Denmark
Local time: 15:57
Danish to English
+ ...
I would get annoyed, too Jul 23, 2012

I hate having to read through long contracts for simple jobs, or any jobs for that matter, and I don't quite understand why there's all this fuss in the translation industry. For four years, I worked for a production company and handled external translations via a large translation agency, and I got thoroughly fed up with having to sign their lengthy contracts for every single job. By principle, I would never sign a contract without having read all the small print, you never know what they might have changed since the last time you signed a contract, so it seemed an awful waste of time once a good working relationship had been established.

Personally, as an independent translator now, my procedure is as follows:

A client contacts me, asking if I can do a specific job.
I ask for the files, preferably in Word, and once received, I check the word count and difficulty of the text, and assess whether I can do a decent job of translating the specific text.
If I can do the job well, I submit my quote to the client, including a suggested deadline based on the time they give me the 'go ahead'. If it's a regular client, I don't even quote the price, just the suggested deadline (unless they specifically want to know the cost), as they already know my rates.
If it's a first-time client, I specify payment terms in ONE line.
And that's it.

Have had no trouble whatsoever following this simple procedure.

My only hesitation would be if I were asked to take on a huge job for a new client. In such a case, I might insist on partial payments either up front or after delivery of parts of the assignment. But I would still not bother with a lengthy contract.



[Edited at 2012-07-23 05:33 GMT]


Direct link Reply with quote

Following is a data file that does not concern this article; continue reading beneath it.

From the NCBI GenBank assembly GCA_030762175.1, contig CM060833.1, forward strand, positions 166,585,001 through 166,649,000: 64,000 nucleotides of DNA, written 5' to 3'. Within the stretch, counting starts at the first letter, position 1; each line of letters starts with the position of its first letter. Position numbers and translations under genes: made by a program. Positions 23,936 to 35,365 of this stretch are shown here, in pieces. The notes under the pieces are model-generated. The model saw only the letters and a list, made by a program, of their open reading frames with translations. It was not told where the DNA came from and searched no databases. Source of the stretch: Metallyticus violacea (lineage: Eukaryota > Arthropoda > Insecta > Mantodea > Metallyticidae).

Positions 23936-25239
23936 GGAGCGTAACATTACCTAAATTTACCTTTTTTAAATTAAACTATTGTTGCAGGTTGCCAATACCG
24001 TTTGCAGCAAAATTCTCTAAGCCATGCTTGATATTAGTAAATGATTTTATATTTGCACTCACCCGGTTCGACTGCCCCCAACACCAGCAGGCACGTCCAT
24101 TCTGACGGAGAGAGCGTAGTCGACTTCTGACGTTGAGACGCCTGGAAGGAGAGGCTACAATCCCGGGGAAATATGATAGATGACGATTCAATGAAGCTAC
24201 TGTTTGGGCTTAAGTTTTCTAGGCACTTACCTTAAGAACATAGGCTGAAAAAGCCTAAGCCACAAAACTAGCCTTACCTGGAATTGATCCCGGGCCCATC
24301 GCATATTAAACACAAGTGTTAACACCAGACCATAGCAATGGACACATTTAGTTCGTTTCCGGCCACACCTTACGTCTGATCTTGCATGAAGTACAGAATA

Tomás Cano Binder, BA, CT  Identity Verified
Spain
Local time: 15:57
Member (2005)
English to Spanish
+ ...
An overkill Jul 23, 2012

mike316 wrote:
Every time a job was brought, I had him sign a new agreement: "I agree to pay $x" etc. etc. 3 times.
but client is getting annoyed by having to sign an agreement every time.

I would be annoyed too. Aren't these one-job contracts a bit of an overkill? Personally I would only sign contracts with customers when there is big money involved, and I mean the equivalent of at least one full week of work. Even then, a framework agreement for repeat customers would be more than enough, with a clause stating that any quotations within the framework agreement will be issued and accepted by email.

Our current fast-paced business world is not quite compatible with swamping customers with paperwork, I reckon.


Direct link Reply with quote
 

neilmac  Identity Verified
Spain
Local time: 15:57
Spanish to English
+ ...
No wonder Jul 23, 2012

So would I. To me, asking for a contract more than once is like saying, in big loud capital letters, "we don't trust you, or even ourselves".

Maybe I'm just a weirdo, but I have little regard for contracts at the best of times. I don't remember the last time I signed one - it was for some agency. I prefer to operate on a system of good, old-fashioned trust and integrity, which used to be known (sorry ladies) as a "gentlemen's agreement". It still works for me.

[Edited at 2012-07-23 07:57 GMT]


Direct link Reply with quote
 

mike316
TOPIC STARTER
Thank you, but... Jul 24, 2012

neilmac wrote:

So would I. To me, asking for a contract more than once is like saying, in big loud capital letters, "we don't trust you, or even ourselves".

Maybe I'm just a weirdo, but I have little regard for contracts at the best of times. I don't remember the last time I signed one - it was for some agency. I prefer to operate on a system of good, old-fashioned trust and integrity, which used to be known (sorry ladies) as a "gentlemen's agreement". It still works for me.

[Edited at 2012-07-23 07:57 GMT]


You are probably still living in the "good old days"...today, it nothing works based on trust, at least not where I live. The way I see it, you have to get legal with people (at least a little), otherwise, they have no problem screwing you over.
Sorry if I sound pessimistic, maybe it's because i have been screwed out of money before.
so I always always make sure to cover myself legally. Of course, this drives clients away so I have to find a balance.


Direct link Reply with quote
 

Nicole Schnell  Identity Verified
United States
Local time: 06:57
English to German
+ ...
Dear mike316 Jul 24, 2012

mike316 wrote:

You are probably still living in the "good old days"...today, it nothing works based on trust, at least not where I live. The way I see it, you have to get legal with people (at least a little), otherwise, they have no problem screwing you over.